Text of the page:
Commentary: Why Lane Kirkland Looks Like A Lame Duck

The whispers are back. Since the Republicans swept into power in Congress last November, there have been rumblings in the union halls and in the corridors of the AFL-CIO. At the federation's executive council meeting in mid-February, the question will come up again: Is it time for President Lane Kirkland to retire?

Such sniping has cropped up before during Kirkland's 15 years atop the federation--but never so publicly or widely. Unionists are deeply frustrated, and they should be. After a decade in which unions suffered a near-death experience, Kirkland acts as though little has changed.

NO FIREBRAND. True, the decline of unionism can't be ascribed to lackluster leadership. Heightened management antipathy, America's broad shift out of manufacturing, and the rise of the global economy have done more to reduce membership. And Kirkland, who declined to comment, didn't lose the November elections. But the federation president's strategy to combat those long-term forces hasn't worked. Kirkland waited 12 years for a Democratic President who could save unions, then watched as the Clinton Administration failed to deliver on labor's requests. Now that the GOP runs Congress, Kirkland seems to have no other plan for reviving the movement.

More than that, the crusty 72-year-old presents a condescending public image that reinforces the image of labor unions as out of touch with the workers. More intellectual than firebrand, he shuns TV interviews and speaks in endless Proustian sentences. Says Ron Carey, president of the International Brotherhood of Teamsters, the federation's largest union: "We need a labor movement that has some fire in it again, and that means a change at the top."

Carey and others complain that Kirkland has lost his relevance. A card-carrying cold warrior who has devoted much of his lengthy career to battling communism, Kirkland spends one-third of the AFL-CIO's $100 million annual budget on four foreign affairs institutes that support overseas labor unions. He seems less interested in the plight of American unions. "He spends an extraordinary amount of time dealing with Eastern Europe while we're going to hell in a handbasket," complains Robert E. Wages, president of the Oil, Chemical & Atomic Workers International


Indeed, it's often difficult to tell what the federation's domestic strategy is. The labor movement split into two schools in the 1980s. One sought cooperation with management to help fend off global competition; the other attacked employers for demanding employee concessions. Kirkland advocates neither view and has no alternative. Instead, he resisted the cooperation way of thinking for a decade, then finally allowed AFL-CIO Secretary-Treasurer Thomas R. Donahue to spearhead a committee that endorsed the concept last year.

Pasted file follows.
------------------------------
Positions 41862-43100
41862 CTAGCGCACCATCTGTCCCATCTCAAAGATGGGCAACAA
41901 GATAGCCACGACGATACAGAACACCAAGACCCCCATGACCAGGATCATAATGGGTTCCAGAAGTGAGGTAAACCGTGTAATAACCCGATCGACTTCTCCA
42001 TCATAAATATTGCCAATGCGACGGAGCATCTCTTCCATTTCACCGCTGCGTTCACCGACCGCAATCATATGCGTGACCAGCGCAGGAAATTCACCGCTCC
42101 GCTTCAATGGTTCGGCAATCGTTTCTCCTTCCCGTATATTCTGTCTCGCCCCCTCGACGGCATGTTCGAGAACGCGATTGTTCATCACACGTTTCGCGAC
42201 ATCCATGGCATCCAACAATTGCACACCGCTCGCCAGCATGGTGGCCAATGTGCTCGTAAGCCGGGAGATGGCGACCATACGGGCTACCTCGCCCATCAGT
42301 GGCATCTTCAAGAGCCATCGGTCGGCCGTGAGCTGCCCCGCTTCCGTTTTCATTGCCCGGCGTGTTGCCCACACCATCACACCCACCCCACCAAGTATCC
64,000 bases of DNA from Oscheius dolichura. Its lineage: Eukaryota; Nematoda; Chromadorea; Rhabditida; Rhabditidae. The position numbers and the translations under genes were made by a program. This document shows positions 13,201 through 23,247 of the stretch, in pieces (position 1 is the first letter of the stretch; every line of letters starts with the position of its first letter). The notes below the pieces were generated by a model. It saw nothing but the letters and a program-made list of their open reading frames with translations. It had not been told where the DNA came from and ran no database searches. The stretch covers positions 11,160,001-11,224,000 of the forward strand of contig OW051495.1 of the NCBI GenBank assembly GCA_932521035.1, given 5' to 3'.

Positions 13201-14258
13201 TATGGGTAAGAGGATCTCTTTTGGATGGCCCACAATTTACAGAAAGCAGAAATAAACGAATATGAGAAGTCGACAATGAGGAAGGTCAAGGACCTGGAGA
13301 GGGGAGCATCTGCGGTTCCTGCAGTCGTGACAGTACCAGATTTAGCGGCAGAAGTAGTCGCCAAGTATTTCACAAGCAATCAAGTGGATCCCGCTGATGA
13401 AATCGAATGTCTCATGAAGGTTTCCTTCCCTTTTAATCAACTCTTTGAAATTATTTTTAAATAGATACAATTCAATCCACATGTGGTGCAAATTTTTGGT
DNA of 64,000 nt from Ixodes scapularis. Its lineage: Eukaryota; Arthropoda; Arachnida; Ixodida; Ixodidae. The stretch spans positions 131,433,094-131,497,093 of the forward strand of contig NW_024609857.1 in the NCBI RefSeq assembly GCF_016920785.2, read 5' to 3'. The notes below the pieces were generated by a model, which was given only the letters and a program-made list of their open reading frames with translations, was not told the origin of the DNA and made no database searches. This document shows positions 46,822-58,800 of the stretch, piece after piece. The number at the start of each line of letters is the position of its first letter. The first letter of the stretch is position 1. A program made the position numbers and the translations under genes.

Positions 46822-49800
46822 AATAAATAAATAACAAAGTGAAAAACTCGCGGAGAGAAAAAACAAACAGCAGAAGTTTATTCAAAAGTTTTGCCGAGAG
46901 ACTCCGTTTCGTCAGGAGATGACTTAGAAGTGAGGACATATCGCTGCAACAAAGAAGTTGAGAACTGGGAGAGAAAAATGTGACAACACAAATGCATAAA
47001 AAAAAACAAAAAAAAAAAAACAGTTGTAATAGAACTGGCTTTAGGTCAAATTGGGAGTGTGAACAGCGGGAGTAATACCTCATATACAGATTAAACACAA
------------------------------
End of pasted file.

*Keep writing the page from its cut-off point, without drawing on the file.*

Kirkland's biggest achievement in that time: bringing the auto workers, mine workers, and Teamsters back into the AFL-CIO. This strengthened the federation but didn't lift overall union membership. Meanwhile, opportunities have gone unexploited. Many workers are anxious about falling wages and lost jobs, yet the loudest voice on the subject is a government official, Labor Secretary Robert B. Reich. What's more, numerous surveys indicate that about 40% of all workers would like to join a union, far more than the 16% that actually belong (chart). Kirkland has done little to make Americans aware of the dramatic increase in illegal firings of union supporters that dampen organizing drives.

NEW LEADER? Some unionists think Kirkland should retire when his term ends in October and let Donahue take over the ship. Even some stalwart supporters now seem open to change. "I'm 100% behind Lane until there's another candidate, and then I'll take a look at all the candidates," says Albert Shanker, a friend and longtime supporter of Kirkland's who heads the American Federation of Teachers.

It's not clear yet whether the federation's 86 unions will screw up the courage to act on their complaints. If they do, Donahue likely would serve as president for one or two two-year terms. A new secretary-treasurer, poised to take charge for the longer term, might be a younger leader such as United Mine Workers President Richard L. Trumka. One of labor's best stump speakers and just 45 years old, Trumka could help rejuvenate labor's image. No one will singlehandedly restore the labor movement's preeminence. But someone like Trumka just might help return it to relevance.

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